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My adjustable wood pellet rocket stove space heater and hot tub heater  RSS feed

 
Alex Colchester
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Hi

I am new to this site and have never posted. I live in the Uk and have been building and refining rocket stoves for a couple of years.

For a while i had a large tent that i used as my workshop and I successfully heated it with a rocket stove for over two years- running the rocket stove for 8hrs per day 5 days a week. I kept a constant temperature of around 65F inside the tent (and it gets cold here in the winter!). The tent was about 15feet square and 15feet high. I didn't go down the mass route simply because we needed instant heat and there was no insulation to the tent. I did however use radiant heat very successfully by tracing a black chimney route along the length of one side of the tent. The external top of my burn barrel reached temperatures of @ 1200F (red hot glow). The end of the chimney run was @120F. So we effectively harvested most of the available heat. Here is a link to a video if the attached one doesn't work- https://www.dropbox.com/s/pptqz7sitx87ho3/rocket%20stove%20tent%20heating.mov?dl=0



The main advantage of my design was threefold

1: we could use pellets in a hopper that provided an 8hr burn. At no point was the fire attended to after initial lighting. The pellet hopper i designed maintained a constant flow of fuel.

2: I designed a movable grate that allowed us to adjust temperature of the burn, whilst always maintaining a completely clean burn (tested with a gas detector at end of chimney and visually- i.e no smoke at all). This is something that a lot of people online have said is not possible. I.e they say that unless the rocket is burning at full tilt then it will not produce a clean burn. we have disproved this (at least as far as wood pellets are concerned). We could achieve a burn temperature range (measured at external at top of burn drum) of between 450F and 1200F and hold any temp in this range consistently for as long as there is fuel in the hopper. The lower temperature setting also needed no attending to once the fire was burning. It also produced an equally clean burn as the higher temperatures (with a proportionally reduced fuel consumption, proving that the reduced temperature was result of less volume of burn and not from artificial cooling by increasing draft). The ability to be able to adjust the output temperature consistently and without affecting the efficiency is a big leap. It means that using the rocket principle- on demand adjustable radiant heating is now possible as well as mass heating. The stove would react to the changed setting in about 20mins so very useable as conditions change.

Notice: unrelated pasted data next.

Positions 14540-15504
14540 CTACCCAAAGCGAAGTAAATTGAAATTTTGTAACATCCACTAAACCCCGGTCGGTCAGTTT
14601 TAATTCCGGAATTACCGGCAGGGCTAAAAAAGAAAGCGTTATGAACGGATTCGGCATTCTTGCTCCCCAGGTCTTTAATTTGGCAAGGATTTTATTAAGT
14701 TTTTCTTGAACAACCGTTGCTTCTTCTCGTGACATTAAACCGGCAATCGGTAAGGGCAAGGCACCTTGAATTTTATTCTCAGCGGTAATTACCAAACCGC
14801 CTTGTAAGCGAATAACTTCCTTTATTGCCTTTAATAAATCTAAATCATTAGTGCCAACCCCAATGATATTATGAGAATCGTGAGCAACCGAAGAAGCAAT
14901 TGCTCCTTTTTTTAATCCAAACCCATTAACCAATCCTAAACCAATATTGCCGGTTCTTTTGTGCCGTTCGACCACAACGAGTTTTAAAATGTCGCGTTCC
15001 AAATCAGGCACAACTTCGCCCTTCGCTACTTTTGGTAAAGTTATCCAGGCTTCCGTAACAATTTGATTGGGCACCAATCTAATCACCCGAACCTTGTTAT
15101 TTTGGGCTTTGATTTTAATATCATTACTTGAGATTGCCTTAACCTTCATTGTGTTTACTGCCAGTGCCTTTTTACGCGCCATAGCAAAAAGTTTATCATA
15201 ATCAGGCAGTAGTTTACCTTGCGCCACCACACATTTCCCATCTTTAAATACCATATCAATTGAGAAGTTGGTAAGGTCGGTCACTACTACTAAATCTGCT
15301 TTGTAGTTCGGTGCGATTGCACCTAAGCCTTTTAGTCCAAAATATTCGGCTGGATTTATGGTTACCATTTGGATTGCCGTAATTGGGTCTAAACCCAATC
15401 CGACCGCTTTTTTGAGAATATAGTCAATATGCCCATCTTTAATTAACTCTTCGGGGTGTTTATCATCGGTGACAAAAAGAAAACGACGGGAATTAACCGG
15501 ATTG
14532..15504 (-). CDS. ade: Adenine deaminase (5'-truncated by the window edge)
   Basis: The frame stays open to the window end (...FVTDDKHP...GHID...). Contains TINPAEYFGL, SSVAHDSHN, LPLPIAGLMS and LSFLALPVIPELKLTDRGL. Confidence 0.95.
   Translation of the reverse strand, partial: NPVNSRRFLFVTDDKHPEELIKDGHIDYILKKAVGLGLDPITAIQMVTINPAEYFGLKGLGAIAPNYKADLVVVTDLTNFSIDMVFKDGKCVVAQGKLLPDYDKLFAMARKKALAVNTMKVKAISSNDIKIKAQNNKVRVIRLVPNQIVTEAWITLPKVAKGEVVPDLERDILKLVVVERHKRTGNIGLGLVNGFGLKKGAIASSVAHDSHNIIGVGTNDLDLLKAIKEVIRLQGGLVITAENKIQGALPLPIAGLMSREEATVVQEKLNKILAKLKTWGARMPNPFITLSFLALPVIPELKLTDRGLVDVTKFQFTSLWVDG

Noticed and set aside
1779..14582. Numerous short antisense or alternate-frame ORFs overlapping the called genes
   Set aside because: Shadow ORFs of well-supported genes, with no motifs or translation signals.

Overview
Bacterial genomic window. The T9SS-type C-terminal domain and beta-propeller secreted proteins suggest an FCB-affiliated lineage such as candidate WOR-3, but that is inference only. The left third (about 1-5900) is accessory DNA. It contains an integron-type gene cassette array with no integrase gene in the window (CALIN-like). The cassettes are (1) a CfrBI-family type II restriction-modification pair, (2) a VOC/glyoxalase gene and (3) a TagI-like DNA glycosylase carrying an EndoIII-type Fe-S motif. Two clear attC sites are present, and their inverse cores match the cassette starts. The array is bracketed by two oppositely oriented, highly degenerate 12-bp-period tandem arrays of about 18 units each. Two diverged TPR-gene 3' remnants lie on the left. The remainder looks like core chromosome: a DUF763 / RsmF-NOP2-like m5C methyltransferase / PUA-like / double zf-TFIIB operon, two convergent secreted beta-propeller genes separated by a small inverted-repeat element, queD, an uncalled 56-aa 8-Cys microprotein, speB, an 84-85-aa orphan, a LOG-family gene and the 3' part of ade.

I suppose my rocket is a new genre... the Adjustable Rocket Radiant Heater- ARRH

3: I installed a refractory grade glass viewing window at the top of the burn drum. This allowed a clear view of the rocket burn and allowed us to tune the stove and make adjustments to airflow etc with a clearly observable result. It also allowed us to reflect the viewing window in a polished steel sheet which gave great aesthetic (something often lacking in Rockets as the burn is usually hidden.)

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I used vermiculate sheet to create the burn chimney and this has had over 4000hrs of burn without any disintegration. Vermiculate is a great insulator and so also meant the burn chimney needed no additional insulation. Perlite was used to surround the stainless steel burn tunnel and this has had the same 4000hrs of use, but has had to be re-welded a few times! For my next version i will be using refractory for the burn tunnel.

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I have also made a hot tub, and have been heating that for 1 year very successfully using a different burn barrel (the burn barrel simply slots on, allowing quick change from radiant heater to water heater).The tub heater barrel has a large bore (1inch) internal copper spiral and an outside clad in ceramic fibre blanket. The circulation is done with a spa pump. I can heat the 1000litres of water from tap cold to 104F in 4hrs. Again the stove needs no attendance when this is happening as the pellet system is 'fire and forget'. (please don't attempt to heat water with a rocket unless you really know what you are doing!)